Episodes of the new Czech TV comedy miniseries “Most!”, set in the
bleak northern Bohemian town of that name, have attracted a record average
viewership of over 1.5 million.
“Most!” is the sixth joint project of director Jan Prušinovský and screenwriter Petr Kolečko, known for unconventional series such as “Trpaslík” (Gnome).
A spokesperson for the public broadcaster told Czech Radio that while “Trpaslík” was a hit, based on current viewership, “Most!” looks set to become a “phenomenon”.
The word “most” means “bridge” in Czech and the series addresses a number of divisive issues, such as homophobia and racism. Fans of the series appreciate the irreverent dark humour while detractors fear it perpetuates stereotypes.
“Most!” features several Roma characters and also a transgender person. It is filmed on location in the city, a historical coal mining town known for its struggling local industry, high unemployment rate, and great concentration of housing estates built during communism.
The number of dogs registered as pets in the Czech capital grew to 83,297
last year, up by 1,857 compared to 2017 but down from a record high of
100,544 the year before.
According to the Prague authorities, small dogs such as Yorkshire Terriers and Dachshunds are the most popular breeds, followed by Labrador Retrievers and German Shepherds.
The most common name for a dog is “Ben”, followed by “Max”, “Betty”, “Bára” and “Nelly”.
The demolition of the Transgas building behind the National Museum in
Prague will proceed as no formal appeal to save the brutalist-style complex
Conservationists and architects had tried to save the Transgas building by having it declared a cultural heritage site. Others consider it an ugly yet otherwise unremarkable building typical of the late seventies.
Current owner HB Reavis plans to construct a new administrative centre on the site a couple hundred metres from Wenceslas Square, as well as to free up some space for public use.
MPs have rejected a Senate proposal to ease copyright law by not requiring
entities, such as pubs and restaurants, to pay fees to play background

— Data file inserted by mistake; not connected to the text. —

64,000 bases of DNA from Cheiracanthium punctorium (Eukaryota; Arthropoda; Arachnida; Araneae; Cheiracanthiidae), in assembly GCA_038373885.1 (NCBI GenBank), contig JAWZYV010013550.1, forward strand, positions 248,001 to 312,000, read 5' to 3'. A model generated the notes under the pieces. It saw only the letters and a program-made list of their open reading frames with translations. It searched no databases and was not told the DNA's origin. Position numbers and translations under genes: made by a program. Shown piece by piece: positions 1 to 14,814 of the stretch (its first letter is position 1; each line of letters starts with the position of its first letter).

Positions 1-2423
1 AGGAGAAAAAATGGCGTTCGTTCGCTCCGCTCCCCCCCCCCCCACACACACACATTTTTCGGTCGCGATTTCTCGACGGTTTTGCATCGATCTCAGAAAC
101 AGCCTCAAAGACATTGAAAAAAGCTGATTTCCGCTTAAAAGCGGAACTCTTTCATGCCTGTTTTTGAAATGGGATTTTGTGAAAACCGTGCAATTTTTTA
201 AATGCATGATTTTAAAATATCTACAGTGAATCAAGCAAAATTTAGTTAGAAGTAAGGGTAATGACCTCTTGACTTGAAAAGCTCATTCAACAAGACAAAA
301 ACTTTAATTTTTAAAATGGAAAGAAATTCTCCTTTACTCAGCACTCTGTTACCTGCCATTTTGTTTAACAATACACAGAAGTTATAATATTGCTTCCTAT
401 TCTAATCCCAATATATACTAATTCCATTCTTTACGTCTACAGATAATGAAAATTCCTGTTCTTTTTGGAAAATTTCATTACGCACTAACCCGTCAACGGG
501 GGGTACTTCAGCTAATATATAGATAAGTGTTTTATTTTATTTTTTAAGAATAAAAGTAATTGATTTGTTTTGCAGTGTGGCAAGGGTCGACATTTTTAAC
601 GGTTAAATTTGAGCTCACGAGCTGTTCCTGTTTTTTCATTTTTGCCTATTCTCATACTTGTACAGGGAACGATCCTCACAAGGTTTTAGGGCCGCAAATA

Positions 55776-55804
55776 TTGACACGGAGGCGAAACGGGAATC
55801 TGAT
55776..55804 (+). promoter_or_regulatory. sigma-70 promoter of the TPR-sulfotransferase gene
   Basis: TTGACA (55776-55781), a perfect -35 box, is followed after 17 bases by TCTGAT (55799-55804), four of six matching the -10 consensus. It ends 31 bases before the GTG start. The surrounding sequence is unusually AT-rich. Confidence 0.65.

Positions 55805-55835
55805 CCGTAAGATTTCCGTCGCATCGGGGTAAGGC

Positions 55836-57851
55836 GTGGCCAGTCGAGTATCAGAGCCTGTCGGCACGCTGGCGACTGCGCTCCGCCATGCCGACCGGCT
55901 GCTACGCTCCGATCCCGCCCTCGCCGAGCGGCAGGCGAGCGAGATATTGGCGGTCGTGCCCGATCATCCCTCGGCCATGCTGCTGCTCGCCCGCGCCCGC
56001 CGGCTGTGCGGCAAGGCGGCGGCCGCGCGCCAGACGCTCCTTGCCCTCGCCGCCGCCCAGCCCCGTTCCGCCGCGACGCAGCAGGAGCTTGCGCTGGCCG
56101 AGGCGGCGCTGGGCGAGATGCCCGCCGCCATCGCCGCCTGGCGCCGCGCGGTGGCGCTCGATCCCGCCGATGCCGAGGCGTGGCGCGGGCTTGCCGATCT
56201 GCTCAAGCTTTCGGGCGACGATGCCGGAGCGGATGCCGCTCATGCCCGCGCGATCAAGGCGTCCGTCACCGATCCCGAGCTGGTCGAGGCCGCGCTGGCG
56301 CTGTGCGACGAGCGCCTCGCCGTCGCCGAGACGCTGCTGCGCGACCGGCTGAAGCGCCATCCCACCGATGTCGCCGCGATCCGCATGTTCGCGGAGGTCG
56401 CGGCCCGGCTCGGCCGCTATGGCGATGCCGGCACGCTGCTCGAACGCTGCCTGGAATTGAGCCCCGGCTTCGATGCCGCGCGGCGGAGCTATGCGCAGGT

The Ministry of Culture, as well as some 1,600 artists, had come out in opposition to the proposal, put forth by Senator Ivo Valenta (unaffiliated).
Opponents argue that it contravenes both Czech and European Union law, and goes against an EU Court of Justice ruling.
Czech state-owned brewery Budějovický Budvar sold more beer in 2018 than
in its entire 123-year history, following a 7.3 percent rise in sales to
2.57 billion crowns.
Budvar, which has been in a long legal dispute with U.S. giant Anheuser-Busch over use of the “Budweiser” brand, said output rose 3.6 percent last year to 1.602 million hectoliters. The growth followed a 4-percent decline in 2017, caused by shifting production to a premium brand.
In 2019, the brewery plans to build a third bottling plant. It said its focus on premium lagers is paying off.
The volume of new Czech housing loans declined in December to the lowest
level in two-and-a-half years. The drop was driven by stricter
recommendations from the central bank and strong frontloading in the second
half of 2018, ING says.
The total volume of housing loans slowed to 23.8 billion crowns in December. Looking at new loans without refinancing, the volume declined to 14.8 billion, the lowest figure since mid-2016.
This development most likely was driven by substantial frontloading of mortgages during June-October last year, before stricter central bank recommendations kicked in. In 2019, the market expects the volume to fall by around 10 percent, according to ING.
The Czech Ministry of Finance says that if the United Kingdom leaves the
European Union without having reached a deal it would lead to poorer
economic results in the Czech Republic. A no-deal Brexit would result in
GDP growth of below 2.0 percent this year, between 0.6 and 0.8 percent less
than would otherwise have been expected.
The data is contained in a new Ministry of Finance prognosis quoted by the newspaper E15. If the UK exits the EU with a deal the Czech economy should expand by 2.5 percent in 2019, ministry officials believe.
The Roman Catholic Church will wait for a Senate decision on taxing
compensation paid out to churches in restitution before making a decision
on how to proceed, Cardinal Dominik Duka said after a meeting of the Czech
Bishops’ Conference. The head of the Catholic Church in the Czech
Republic said it would coordinate its response with other churches and the
Federation of Jewish Communities.
The Chamber of Deputies last week approved a Communist Party proposal to tax the compensation received by churches in lieu of properties seized under the previous regime.
Cardinal Duka described the vote as a black comedy directed by the Communists, adding that compensation was never taxed. The Senate is regarded as likely to reject the bill.
The Czech Republic obtained CZK 45.3 billion more from the coffers of the
European Union last year than it put in, according to figures released on
Thursday by the Ministry of Finance. The difference in 2017 was CZK 56
Ministry officials said the gap had decreased partly because of higher Czech contributions to the EU and partly because a rise in the use of EU funds for the 2014 to 2020 period had not offset a decline in EU budget revenues in the previous seven-year period.
The Czech Republic has been a net beneficiary of EU funds every year since it joined the bloc in 2004.
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